I rewarded myself with picking up a bunch of puzzle caches I pre-solved.
This was a nice facility, apparently a Christian social camp during other times. Although we camped in the field, they were nice enough to leave all of the dorms and common areas unlocked. I got to do laundry, charge all of my devices, have a long, hot shower. One of the other campers slept inside the common area to avoid the cold.
Day 5 & 6: Gettysburg.
Gettysburg and the Civil War were events that I was super oblivious to (thank you, Texas schooling) until I stopped on a business trip in 2008. The magnitude is overwhelming. I was looking forward to coming back and spending more time, up close.
The tour included the interpretive film narrated by Morgan Freeman, whose marvelous voice would be fine for even reading cereal boxes. The organizers made the next day short to accommodate an optional (yeah, right, as if I’m going to not do it) guided bike tour of monuments.
The tour concluded around lunch time, but could have easily been two days. The guide was awesome and I have a better appreciation of the significance of Gettysburg and the sheer carnage (something I’d see even more of in Antietam).
Because this was in Union territory, most of the Confederate monuments were erected relatively recently. Above is Louisiana’s.
The ride to camp had significant elevation gain. We had been repeatedly warned that Camp David was near the top of the hill and, under no circumstances, should we stop here and take photos. Camp David, formerly Shangri La, is a retreat used by presidents. It is, as they say, a poorly kept secret. There are no signs beyond a couple of discreet “no stopping” and “no photography” icons. The larger sign simply says this particular campground is closed. More than one person knew someone who knew someone who didn’t adhere to the guidelines and found themselves enjoying some quality time with the US Secret Service.
Tonight, we had the luxury of cabins.
Day 7:Slave Auction Block, Harper’s Ferry, Brunswick, MD
Leaving camp required us to go right back up the hill, past Camp David, before plunging down. My Canadian counterpart thought it would be amusing to take my photo while struggling up the hill… as he was right in front of Camp David. As I crested it, I saw a van full of burly men, buzzed haircuts, zooming up. Kind of feared the worst, but was too chickenshit to stick around and watch it unfold.
I’d later find out that the van’s occupants were late for work and waved at my friend before going past the gate. My friend, wisely, chose not to press his good luck further.
Unencumbered by needing to buy food or cook, I enjoyed the slower pace to geocache. (Hint: under the sign)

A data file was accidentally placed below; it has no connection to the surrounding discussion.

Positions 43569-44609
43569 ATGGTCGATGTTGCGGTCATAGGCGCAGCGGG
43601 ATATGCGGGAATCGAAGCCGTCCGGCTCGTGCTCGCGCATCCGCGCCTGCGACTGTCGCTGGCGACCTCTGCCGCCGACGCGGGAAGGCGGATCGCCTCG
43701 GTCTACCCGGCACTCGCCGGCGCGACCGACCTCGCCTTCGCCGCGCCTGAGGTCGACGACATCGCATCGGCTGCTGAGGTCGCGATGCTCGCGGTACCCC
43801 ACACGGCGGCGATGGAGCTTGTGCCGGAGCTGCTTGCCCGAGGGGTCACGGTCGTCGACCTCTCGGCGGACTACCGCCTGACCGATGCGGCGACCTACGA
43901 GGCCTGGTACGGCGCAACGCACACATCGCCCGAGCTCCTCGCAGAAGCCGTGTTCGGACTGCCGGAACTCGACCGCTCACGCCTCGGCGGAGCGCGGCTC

There was a nice cluster of puzzles in Antietam explaining how much the undulating terrain played into completely unnecessary carnage of the battle.
The most unexpected thing I saw was in Sharpsburg (a geocaching called my attention to it), was this:
From 1800 to 1865, this stone was used as a slave auction block. It’s remained here for 150+ years as a sobering reminder. Wow.
Our route then joined the Chesapeake + Ohio (C+O) towpath. On the way to Brunswick, I crossed the bridge into Harpers Ferry for some more geocaches and to revisit the town on foot.
There is an interesting viewpoint where you can see the confluence of the Shenandoah River joins up with the Potomac River which continues south past Washington DC into the Chesapeake Bay.
In town, you can see markers showing the flooding over the years. According to the earthcache, 1996 saw two floods of 29′ or more.
Day 7: DC or Bust.
The C+O towpath looks like this for a long time. The canals (left) have gone unused, leaving stagnant water and algae pools. It’s dirt and generally fine on slightly-deflated 28C tires. (However, I would have preferred wider, especially later.)
Every few miles, the path opens up to a picnic area or local access. There are a series of towpath houses for the former operators of said towpath (when it was a thing). They have been preserved and are, apparently, rentable for overnight stays.
Continuing south, closer to Great Falls, MD, the locks are also in better shape, though not typically used for the original purpose. The park also gets very crowded and extremely difficult to ride on.
Inside Great Falls Park:
The most jarring experience was emerging from the C+O Towpath onto random Washington, DC, streets. The directions were hard to follow and I was soon relying on Garmin auto-route to get to the Washington Monument.
I was glad to get to the Hostel when I did because a presidential motorcade had occurred an hour later, severely delaying the rest of the group. Meanwhile, I enjoyed a good hosing off and pizza.
One of the local ride leaders offered to give us a nighttime tour of the Washington, DC monuments, something I could not pass up. This was the closest I’ve ever been to President Obama! There were some locals who apparently set up a kiosk on the street and extol their unique interpretation of Biblical Apocalypse.
Among the highlights were the Korean War Monument, with its subdued lighting. The facial expressions communicate a lot:
The size of the Vietnam Memorial was stunning. The names are ordered by year of death. The full moon reflecting on the bricks added a somber note.
What trip to DC would be complete without visiting Giant Abe?